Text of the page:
Little Bits O’ Training

There are lots of ways to work mini-training sessions into your day. These moments add up to increased reliability in the behaviors you’re teaching to your dog, and can help your dog learn to pay even more attention to you throughout the day.

The Setup

Have treats available in places all around your house. Make sure your dog can’t get at them to help himself! (See below for a list of treat ideas.) If your dog has toys lying around the house, gather most of them up and put them away. You can keep a clicker handy by putting one in your pocket, wearing one on a lanyard, or using a retractable badge reel such as those available at office supply stores. A clicker is your best fashion accessory when dog training!

The Practice

Think of the exercises you’re teaching your dog as a way for her to say “Please” for the things she wants to do during the day. Does Fido want to go outside? Then he must do a Sit before being let out. Is Fifi ready for dinner? Then she must do a Wait before being released to eat. Does Buddy want to go greet a favorite friend? How about a Down first? If Sadie is dying to play with her rope toy, how about a little Target practice? Two or three touches to your hand earns her the toy. In these types of situations, you don’t even need to click and treat first: access to the desired item or area reinforces the behavior that came just before. At random times during the day, go someplace where your dog can’t see you, and call her. Big party with yummy treats when she finds you! Going out of sight can be as simple as going into another room, or as challenging as hiding somewhere that will require real searching on the part of your dog.

Another way to get in little training times is to take advantage of natural breaks in the activities you’re doing. For example, do a little clicker training during commercial breaks while watching a show on TV. If you’re reading a book, take three minutes at the end of a chapter to practice some behaviors. Waiting for your food to reheat in the microwave can be a great time to do a few exercises with your dog. Training during little spots like this in your day can quickly add up to lots of extra practice.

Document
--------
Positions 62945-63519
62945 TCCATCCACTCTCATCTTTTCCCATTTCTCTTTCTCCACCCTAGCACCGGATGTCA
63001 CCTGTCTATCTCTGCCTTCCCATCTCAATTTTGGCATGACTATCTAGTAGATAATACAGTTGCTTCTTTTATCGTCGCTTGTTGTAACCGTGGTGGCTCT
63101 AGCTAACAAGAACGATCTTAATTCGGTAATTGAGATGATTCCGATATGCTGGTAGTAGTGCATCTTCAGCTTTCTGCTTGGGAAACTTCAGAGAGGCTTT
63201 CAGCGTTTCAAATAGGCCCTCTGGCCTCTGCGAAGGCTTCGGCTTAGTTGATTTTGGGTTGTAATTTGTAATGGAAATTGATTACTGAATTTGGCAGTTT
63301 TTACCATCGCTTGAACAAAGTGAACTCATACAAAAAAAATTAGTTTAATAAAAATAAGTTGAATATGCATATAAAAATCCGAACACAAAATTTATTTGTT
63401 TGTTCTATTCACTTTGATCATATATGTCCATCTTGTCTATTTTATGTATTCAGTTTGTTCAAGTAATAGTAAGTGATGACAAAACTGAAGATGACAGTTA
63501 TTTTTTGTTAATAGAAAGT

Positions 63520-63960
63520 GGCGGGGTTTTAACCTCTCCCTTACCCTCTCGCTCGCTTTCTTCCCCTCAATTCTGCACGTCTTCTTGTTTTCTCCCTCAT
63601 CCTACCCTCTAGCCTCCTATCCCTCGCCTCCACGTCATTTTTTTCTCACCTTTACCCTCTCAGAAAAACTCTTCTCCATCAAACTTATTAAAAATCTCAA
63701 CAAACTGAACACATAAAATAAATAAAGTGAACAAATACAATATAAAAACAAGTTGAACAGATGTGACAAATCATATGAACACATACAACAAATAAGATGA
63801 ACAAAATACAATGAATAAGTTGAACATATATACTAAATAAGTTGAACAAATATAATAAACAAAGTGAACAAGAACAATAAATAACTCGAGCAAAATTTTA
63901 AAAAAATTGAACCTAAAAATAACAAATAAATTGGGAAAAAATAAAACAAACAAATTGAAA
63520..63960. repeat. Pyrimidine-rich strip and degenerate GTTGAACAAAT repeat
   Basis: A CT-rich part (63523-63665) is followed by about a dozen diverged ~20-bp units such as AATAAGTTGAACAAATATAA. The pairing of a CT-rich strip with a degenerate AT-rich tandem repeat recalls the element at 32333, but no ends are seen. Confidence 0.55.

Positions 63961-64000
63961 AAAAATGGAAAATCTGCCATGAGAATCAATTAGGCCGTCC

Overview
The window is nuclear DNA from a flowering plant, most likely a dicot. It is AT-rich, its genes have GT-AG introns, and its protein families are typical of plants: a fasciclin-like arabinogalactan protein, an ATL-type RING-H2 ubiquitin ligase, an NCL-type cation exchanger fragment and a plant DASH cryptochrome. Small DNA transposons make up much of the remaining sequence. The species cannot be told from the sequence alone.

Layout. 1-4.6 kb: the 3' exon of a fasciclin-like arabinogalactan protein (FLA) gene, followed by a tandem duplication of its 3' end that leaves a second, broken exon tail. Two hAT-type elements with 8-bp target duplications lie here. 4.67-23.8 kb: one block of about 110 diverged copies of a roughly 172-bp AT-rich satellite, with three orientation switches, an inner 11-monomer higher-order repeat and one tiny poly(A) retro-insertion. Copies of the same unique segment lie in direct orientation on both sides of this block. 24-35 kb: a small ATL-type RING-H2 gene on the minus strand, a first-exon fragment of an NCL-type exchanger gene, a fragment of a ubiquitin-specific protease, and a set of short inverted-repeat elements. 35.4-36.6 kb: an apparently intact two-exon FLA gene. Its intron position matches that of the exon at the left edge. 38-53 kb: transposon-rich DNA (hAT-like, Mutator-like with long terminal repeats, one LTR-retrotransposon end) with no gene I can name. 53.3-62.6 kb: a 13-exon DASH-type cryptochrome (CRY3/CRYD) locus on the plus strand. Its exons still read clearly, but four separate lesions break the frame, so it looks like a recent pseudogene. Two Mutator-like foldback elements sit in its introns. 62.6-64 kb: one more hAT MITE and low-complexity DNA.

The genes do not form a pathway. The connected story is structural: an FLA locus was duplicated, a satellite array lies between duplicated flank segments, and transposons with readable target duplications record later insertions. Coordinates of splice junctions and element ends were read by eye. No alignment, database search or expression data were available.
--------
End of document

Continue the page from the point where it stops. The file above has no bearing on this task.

The Treats

The following are some ideas for dry treats you can keep around the house so you’re always ready for an impromptu training session:

  • Your dog’s kibble, or some other type of kibble for a flavor variation.
  • Your dog’s kibble, flavored with some kibble “gravy” (available in pet supply stores and feed stores). Make an un-messy treat by letting the gravy dry on the kibble.
  • Any dry treat your dog likes, such as Charlee Bears.
  • Chub-type dog food cut into small chunks and allowed to dry out.
  • Many semisoft treats, such as beef jerky-type sticks, can be cut and allowed to dry out.

 

Don’t forget to treat yourself for all your hard work with your dog!

 

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“The positive reinforcement we get from trainers at Savvy Canines of Arizona is exceptional, always so patient and helpful. Chloe is a work in progress, but she does make life easier by picking up dropped objects. We could not have done this on our own.” —Susan and "Chloe"
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“The Savvy Canines trainers are knowledgeable, consistent, and competent and love dogs. Phyllis provides a flexible schedule, comes to my home, and the cost is reasonable and well worth it. The classes twice a month are great for Molly to meet other people and dogs and to show off what she has learned. Molly and I are very pleased with the training from Savvy Canines.”—Diane and “Molly”
Our trainer has helped us establish a fantastic rapport with our dog! The clicker training has been great. Our dog is attuned to our needs and anticipates my commands for helping close doors on the cabinets and the refrigerator, and thoroughly enjoys adjusting the pedals on my wheelchair! We have been especially pleased with our trainer's willingness to work around our schedule because of my medical problems.—Mr. and Mrs. Larson
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"I am slowly getting back into the world as I recover from my neurological disorder, and this journey toward recovery has been greatly accelerated by training and living with my Service Dog. I spoke with people who had been devastated by their illnesses and had become virtual shut-ins, and I observed how training and living with a Service Dog changed them. Their lives were transformed by getting back into the world; these folks now have the confidence to “fight the good fight.” Then one day I saw that same confidence in myself. I now go just about everywhere with my Service Dog. I want to thank Phyllis Allan and Savvy Canines for being so amazingly kind and patient with me and my dog. I would definitely recommend Savvy Canines of Arizona to anyone who is considering training a Service Dog."—Bruce and “Elwood”
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